I started with the development of the new user interface and this was the easy part. The XAML parts were easy to setup and contained no business logic. But when I started to implement the worker thread I soon got stuck in the problem on how to update the UI while loading the data in a different thread. Although I knew that only the UI thread itself is allowed to update the controls on the user interface I didn’t manage it in the first place to get the databinding of the user controls working.

The app crashed while the UI thread wanted to access the data collection which my implementation of the background worker class filled with objects – from a different (asynchronous) thread of course. The reason for it was an overlap: while the background worker was filling the collection the user interface tried to access that object collection because of the databinding mechanism. Thanks to Quantum Bit Designs and the article about  WPF cross-thread collection binding, I found the best approach to fix this problem. The following diagram shows the principles of this approach:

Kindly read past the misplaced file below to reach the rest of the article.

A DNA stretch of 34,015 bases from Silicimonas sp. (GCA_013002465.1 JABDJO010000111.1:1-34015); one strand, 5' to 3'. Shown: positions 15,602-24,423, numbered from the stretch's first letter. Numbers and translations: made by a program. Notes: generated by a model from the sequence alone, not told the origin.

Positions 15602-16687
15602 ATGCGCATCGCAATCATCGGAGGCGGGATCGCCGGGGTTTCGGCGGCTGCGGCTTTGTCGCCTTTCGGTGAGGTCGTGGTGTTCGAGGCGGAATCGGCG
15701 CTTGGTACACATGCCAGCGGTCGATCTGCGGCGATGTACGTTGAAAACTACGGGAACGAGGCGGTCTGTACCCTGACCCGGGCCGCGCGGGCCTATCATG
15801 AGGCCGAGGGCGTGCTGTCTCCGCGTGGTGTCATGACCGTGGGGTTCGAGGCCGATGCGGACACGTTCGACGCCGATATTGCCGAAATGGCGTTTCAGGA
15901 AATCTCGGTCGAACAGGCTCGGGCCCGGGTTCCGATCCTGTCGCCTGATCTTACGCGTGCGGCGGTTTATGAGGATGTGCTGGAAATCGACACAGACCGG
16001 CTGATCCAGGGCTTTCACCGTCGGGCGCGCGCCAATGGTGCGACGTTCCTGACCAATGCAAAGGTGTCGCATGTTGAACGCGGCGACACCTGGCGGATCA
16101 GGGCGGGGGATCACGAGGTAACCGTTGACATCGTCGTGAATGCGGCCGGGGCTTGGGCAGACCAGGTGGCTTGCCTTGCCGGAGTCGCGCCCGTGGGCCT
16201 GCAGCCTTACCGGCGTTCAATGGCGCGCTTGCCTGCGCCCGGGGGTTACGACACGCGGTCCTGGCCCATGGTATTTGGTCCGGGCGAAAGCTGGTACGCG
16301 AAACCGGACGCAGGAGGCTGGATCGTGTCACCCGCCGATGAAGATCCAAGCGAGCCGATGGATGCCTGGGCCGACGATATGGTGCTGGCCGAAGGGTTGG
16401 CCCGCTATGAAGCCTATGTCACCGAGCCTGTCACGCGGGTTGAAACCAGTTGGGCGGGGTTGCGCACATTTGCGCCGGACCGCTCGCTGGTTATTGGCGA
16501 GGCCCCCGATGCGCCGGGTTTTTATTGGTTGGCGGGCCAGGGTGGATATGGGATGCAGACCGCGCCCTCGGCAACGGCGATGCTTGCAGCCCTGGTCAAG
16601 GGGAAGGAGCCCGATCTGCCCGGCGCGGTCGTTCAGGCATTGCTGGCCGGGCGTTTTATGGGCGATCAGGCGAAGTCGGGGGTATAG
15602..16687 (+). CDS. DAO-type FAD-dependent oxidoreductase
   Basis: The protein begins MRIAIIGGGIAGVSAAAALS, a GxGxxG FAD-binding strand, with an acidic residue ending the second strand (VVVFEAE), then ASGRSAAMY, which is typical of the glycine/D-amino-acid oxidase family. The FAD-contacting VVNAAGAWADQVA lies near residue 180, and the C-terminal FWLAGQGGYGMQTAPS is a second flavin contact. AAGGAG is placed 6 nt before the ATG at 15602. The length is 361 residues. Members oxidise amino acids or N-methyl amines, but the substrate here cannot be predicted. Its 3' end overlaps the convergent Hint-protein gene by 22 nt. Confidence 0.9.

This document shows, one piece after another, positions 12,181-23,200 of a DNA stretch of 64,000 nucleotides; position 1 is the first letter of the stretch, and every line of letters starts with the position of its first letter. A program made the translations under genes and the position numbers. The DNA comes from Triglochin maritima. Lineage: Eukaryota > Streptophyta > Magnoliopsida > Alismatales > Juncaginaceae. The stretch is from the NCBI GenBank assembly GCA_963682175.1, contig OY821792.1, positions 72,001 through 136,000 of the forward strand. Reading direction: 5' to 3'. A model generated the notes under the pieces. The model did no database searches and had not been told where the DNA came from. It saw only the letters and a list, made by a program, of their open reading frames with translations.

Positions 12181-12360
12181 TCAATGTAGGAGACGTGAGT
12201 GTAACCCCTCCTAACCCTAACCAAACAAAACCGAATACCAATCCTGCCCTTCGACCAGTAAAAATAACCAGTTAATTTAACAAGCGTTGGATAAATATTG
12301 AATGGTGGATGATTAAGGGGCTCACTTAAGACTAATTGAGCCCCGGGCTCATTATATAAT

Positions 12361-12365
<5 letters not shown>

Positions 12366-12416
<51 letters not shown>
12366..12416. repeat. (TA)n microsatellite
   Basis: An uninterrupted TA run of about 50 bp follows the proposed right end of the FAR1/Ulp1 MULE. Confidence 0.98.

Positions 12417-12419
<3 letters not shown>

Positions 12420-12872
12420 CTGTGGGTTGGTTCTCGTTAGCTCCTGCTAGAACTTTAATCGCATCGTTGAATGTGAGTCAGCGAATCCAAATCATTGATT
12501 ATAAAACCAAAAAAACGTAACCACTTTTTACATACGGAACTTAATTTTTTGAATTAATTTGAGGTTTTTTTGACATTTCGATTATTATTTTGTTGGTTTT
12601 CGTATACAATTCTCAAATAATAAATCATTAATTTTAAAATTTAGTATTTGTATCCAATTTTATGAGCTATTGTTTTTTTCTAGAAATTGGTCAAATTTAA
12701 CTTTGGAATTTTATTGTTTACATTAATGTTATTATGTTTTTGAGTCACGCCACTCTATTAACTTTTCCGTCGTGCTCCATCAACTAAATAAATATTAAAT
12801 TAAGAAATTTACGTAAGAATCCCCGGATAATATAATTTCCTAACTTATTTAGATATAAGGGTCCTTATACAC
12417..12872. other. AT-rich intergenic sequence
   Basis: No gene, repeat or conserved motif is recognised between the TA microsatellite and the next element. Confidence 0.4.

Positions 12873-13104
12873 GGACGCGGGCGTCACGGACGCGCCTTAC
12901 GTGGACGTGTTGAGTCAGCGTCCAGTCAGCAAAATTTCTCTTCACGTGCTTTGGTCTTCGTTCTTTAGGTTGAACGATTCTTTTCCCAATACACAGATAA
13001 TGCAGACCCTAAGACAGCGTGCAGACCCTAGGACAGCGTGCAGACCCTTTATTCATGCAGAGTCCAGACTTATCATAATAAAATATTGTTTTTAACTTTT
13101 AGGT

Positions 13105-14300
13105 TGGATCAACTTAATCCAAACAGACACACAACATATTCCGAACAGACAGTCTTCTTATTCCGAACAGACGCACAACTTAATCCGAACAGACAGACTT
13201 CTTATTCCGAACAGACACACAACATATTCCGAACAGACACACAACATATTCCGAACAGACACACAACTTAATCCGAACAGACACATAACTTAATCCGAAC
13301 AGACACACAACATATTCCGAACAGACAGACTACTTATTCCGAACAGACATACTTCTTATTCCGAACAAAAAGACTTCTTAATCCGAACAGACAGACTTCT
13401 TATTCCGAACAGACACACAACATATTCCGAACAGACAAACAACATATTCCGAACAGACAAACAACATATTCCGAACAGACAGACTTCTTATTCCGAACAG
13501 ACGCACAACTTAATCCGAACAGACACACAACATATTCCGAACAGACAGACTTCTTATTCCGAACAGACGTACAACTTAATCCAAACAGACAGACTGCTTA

At first the background worker executes an asynchronous operation (Step 1).

BackgroundWorker worker = new BackgroundWorker();
worker.WorkerReportsProgress = true;
worker.DoWork += new DoWorkEventHandler(WorkerDoWorkOC);
worker.RunWorkerCompleted += new RunWorkerCompletedEventHandler(WorkerRunWorkerCompleted);
worker.RunWorkerAsync();